I believe I saw the signs declaring enough is enough and it could be intended for the winter storms, the cold weather and the stiff wind that continue to blow across the garden beds and growing fields of the South Shore, where kids are excited to go outside, sow some seeds and turn the soil. I know I saw signs too when the sun was shining in Washington, DC, as many more shouted cries for relief and shouts for education and learning without fear.
The teaching we are providing at the Farm is for kids ages 3-18 and adults ages 18 to 108. There are some terrific 90+ year olds who visit the Farm for walks, events and hands-on programs, as they too wish to reacquaint with the soil after a long winter and be involved in knowing from where their food comes. Some of the teenagers who come to the Farm seek to complete community service hours, but also maybe curious about learning outside the classroom.
We are teaching folks young and older about organic farming, with tasks as simple as placing seeds in a pot of soil. And we are teaching concepts as complex as dealing with climate change, mileage food miles, growing food for for billions of people and discussing sustainable practices in a global economy.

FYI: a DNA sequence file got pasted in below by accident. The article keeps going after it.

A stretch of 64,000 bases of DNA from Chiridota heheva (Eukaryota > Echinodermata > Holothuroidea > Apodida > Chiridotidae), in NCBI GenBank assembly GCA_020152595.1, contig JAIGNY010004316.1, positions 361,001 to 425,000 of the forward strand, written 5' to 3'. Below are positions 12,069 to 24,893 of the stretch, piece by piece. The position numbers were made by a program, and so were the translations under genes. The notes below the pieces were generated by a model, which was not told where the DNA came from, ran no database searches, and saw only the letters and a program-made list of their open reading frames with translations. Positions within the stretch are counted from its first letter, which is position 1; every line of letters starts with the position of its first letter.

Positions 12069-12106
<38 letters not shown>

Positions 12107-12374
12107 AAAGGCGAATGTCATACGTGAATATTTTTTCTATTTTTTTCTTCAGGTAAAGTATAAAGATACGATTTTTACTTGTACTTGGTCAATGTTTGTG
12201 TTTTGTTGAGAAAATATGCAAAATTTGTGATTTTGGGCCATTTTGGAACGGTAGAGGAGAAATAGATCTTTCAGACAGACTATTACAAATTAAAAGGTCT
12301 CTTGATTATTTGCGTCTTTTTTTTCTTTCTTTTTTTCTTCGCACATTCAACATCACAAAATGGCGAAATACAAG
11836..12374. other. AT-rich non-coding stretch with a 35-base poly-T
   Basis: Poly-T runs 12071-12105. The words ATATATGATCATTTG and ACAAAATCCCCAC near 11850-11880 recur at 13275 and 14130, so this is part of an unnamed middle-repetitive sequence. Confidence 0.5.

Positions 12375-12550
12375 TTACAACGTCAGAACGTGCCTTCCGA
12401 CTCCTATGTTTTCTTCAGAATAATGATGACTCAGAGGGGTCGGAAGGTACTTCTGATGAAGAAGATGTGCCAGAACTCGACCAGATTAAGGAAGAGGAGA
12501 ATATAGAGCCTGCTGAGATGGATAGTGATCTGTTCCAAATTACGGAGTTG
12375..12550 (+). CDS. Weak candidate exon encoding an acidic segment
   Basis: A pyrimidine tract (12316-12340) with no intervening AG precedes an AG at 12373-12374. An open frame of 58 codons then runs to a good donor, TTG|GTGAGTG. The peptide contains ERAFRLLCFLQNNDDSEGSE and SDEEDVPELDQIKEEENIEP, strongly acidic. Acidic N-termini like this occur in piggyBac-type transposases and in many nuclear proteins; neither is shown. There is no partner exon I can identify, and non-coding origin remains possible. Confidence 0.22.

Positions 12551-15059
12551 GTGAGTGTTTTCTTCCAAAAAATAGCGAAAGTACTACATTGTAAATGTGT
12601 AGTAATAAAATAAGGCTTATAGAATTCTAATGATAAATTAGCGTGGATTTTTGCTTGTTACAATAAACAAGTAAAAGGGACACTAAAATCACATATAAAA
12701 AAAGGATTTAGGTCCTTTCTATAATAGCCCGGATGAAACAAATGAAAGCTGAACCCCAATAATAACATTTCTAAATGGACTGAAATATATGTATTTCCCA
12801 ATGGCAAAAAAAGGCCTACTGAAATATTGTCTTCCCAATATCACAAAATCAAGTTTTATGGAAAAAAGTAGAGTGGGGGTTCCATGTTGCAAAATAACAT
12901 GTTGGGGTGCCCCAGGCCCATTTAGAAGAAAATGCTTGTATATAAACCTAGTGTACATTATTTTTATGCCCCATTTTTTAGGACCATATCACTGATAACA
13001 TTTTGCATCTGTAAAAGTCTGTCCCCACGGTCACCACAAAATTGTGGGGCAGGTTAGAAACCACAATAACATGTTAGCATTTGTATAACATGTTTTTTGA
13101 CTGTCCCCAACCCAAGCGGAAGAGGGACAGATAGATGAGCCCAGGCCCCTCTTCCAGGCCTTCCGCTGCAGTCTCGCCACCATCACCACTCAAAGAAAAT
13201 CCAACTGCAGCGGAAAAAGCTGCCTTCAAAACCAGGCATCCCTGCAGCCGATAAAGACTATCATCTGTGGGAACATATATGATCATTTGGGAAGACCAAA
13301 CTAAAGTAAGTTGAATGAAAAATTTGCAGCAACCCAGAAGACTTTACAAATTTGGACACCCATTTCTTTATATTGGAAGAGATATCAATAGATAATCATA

Well, some of the latter topics may not be directly taught to 2nd graders, but aspects of local food and how to grow without synthetic fertilizers are appropriate for kids who want to pull and eat a healthy carrot, rather than a shaved, processed, baby carrot from a plastic bag.
Many kids are quite alike across this varied, diverse land of ours. Seniors in high school are thinking about dresses and outfits for the prom, while trying to figure out if college or a year off is the right plan for next year. And back to the focus of many kids this past Saturday and on the 14th and 15th of this month, how can we walk out, march, rally and have our voices heard? Who is listening? Does anyone hear us when we are quietly shouting during 6 minutes and 20 seconds of stone faced silence?
Enough is enough, ole man winter, let spring come in the form of warm, sunny days for seeds, soil and growth. We can evolve and change and make improvements in what we grow, what we teach and where we choose to spend our time, with guns down and arms out to embrace learning and one another.